Camp Out

Played to the hilt, WSC's campily ironic take on the classic Camille is an evening of knock-down, drag-out fun

For pure niche, low-budget, high-impact entertainment, it would be hard to beat the Washington Shakespeare Company’s Camille (A Tearjerker): A Travesty on La Dame aux Camelias. A fuel-injected update of ’70s fringe icon Charles Ludlam’s gay take on Alexandre Dumas Fils’ classic, it is clever (for those au fait with drag culture), outrageous (for those not) and irrepressibly good-natured. Sharing the plot, if not the tone, of Dumas’ classic, along with numerous literary derivatives and at least one opera, it is the bittersweet story of a femme fatale finding herself finally caught by true love only to discover that it requires of her the ultimate sacrifice. And what better fodder for a no-holds-barred gay romp?

Divas for dinner: the cast of Camille
Divas for dinner: the cast of Camille
(Photo by C. Stanley Photography)

Played to the hilt in drag, and filled with drama and both classic and contemporary gay references, this is WSC doing what small yet credible theaters do best: whatever they want. But both Ludlam and WSC director Christopher Henley save Camille from the kind of insular, self-serving entertainment it might have been by aggressively sabotaging any pretentions to taking itself too seriously. Barely a reference goes by without it somehow being ruefully regarded or turned on its head. There is nothing self-righteous here, except when it’s played for laughs.

And thus, while it is fun and madcap, Camille is also an unremittingly ironic riff on gay culture, drag culture, theater and storytelling.

Setting the tone and carrying the show is Jay Hardee as the drag queen with a heart, Marguerite Gautier. Comically consumptive, chronically cynical – until she isn’t – Hardee gives us a potent blend of camp and charm with an unapologetic whiff of sleaze. He may not be everyone’s idea of the perfect 21st Century Diva, but lift any rock in Dupont Circle and he might well be there.

It would be silly to over-analyze a piece like this, yet it must be said that Hardee is way more here than just a sharp tongue and a great pair of legs. He embodies with a knowing and feverish energy all the perplexing contradictions that make Marguerite so irresistible: the inextricable mix of hope and cynicism, the hunger for artifice, the clear-eyed view of the needs of men. And just as director Henley has seamlessly embraced and updated Ludlam’s adaptation, so does Hardee imbue it with an unmistakably post-modern irony when he shoots us his perfectly timed deadpan glance.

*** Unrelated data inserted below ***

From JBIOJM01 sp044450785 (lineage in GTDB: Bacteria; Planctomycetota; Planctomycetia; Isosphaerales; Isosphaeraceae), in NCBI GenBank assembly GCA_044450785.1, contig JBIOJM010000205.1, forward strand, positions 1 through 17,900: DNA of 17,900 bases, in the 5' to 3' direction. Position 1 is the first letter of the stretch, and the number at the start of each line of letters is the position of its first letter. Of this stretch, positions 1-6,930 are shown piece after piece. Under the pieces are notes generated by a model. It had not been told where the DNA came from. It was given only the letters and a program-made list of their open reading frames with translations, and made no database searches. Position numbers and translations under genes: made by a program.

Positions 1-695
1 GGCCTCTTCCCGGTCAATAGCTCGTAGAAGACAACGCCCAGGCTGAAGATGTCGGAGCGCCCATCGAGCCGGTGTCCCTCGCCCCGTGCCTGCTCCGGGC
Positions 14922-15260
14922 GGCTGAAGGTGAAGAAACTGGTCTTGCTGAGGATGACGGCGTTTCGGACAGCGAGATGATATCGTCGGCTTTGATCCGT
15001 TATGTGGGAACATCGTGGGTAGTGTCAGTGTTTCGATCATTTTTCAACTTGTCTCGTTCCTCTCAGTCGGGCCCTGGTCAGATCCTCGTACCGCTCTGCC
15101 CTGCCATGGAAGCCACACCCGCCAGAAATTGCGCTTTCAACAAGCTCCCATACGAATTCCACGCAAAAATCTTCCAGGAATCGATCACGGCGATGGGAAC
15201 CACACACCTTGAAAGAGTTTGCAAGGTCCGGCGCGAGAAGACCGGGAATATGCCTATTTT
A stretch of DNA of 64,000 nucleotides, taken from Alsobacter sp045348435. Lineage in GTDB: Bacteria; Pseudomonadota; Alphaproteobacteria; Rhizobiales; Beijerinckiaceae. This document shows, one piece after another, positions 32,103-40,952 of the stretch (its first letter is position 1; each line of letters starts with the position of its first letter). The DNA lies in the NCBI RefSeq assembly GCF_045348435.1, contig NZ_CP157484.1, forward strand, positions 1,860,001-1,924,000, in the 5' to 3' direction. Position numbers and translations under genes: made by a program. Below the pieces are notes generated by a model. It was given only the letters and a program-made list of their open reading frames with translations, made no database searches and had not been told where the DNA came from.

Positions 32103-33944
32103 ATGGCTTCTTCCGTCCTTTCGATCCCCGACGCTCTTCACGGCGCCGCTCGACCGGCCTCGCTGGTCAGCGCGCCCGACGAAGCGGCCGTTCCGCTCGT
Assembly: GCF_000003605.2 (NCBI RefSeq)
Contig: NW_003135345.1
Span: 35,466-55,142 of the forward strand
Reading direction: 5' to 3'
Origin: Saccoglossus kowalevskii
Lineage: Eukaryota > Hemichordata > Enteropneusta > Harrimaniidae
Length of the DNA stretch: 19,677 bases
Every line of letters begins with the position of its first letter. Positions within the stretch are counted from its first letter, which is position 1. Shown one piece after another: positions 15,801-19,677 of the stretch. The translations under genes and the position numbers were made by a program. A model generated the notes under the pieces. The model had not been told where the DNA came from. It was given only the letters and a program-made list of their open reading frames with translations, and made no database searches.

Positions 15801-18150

Camille (A Tearjerker): A Travesty on La Dame aux Camelias
starstarstarstar
Clark Street Playhouse
601 S. Clark Street
Arlington, VA.
To Sept. 27
$25-$35
703-418-4808
washingtonshakespeare.org

Camille is a fast-paced production with a lot to cram in by way of one-liners, asides and comic vignettes. To make it work, everyone in the cast needs a hard, tight handle on who they are and where they are coming from. Everyone gets it more or less right, albeit with some room for improvement. John C. Bailey, so memorable as the über-macho Monk in Small Craft Warning, does a full 180 here, giving us the frumpy but defiant Nanine, Marguerite’s sly but ever-loyal maid. The concept of this bearded, bonneted member of Marguerite’s inner circle is somewhat funnier than the reality – but Bailey is a strong presence and gets in many nicely timed laughs.

Campy and creepy in equal parts is the disturbingly charismatic John Kevin Boggs as Marguerite’s wealthy but repulsive suitor, the Baron de Varville. Boggs starts rather ponderously but once warmed up delivers a wonderfully hideous Baron whose James Mason-esque pronouncements fit the spasms of ’40s Hollywood pastiche perfectly. Jay Saunders, who takes the role of toy-boy Gaston Roue and happily-ever-after Nichette Fondue, gives his flibbity-gibbit Nichette his best effort – she is mesmerizingly fey and makes a great foil to the razor-sharp Marguerite.

Frank Britton works hard with his Prudence Duvernoy, another hustling but not altogether selfish member of Marguerite’s social circle. Prudence is a clever mix between old and new and though Britton gives her much attitude, her character lines aren’t quite clearly enough drawn to make her really fly.

Marguerite’s downfall comes in the stunningly proportioned form of James Finley, who knows exactly what is required here and doesn’t mind delivering. He is a big presence who exudes just the kind of unassuming need required of the sincere Armand Duval.

Of course, this kind of over-the-top revue-style gay farce isn’t going to be for everyone. But unless you’ve been living in a cave, there is far more here that will humor and entertain than offend. And whether or not you identify literally with it, there is no doubt that it assays a clever take on the state of play. So drag yourself out.

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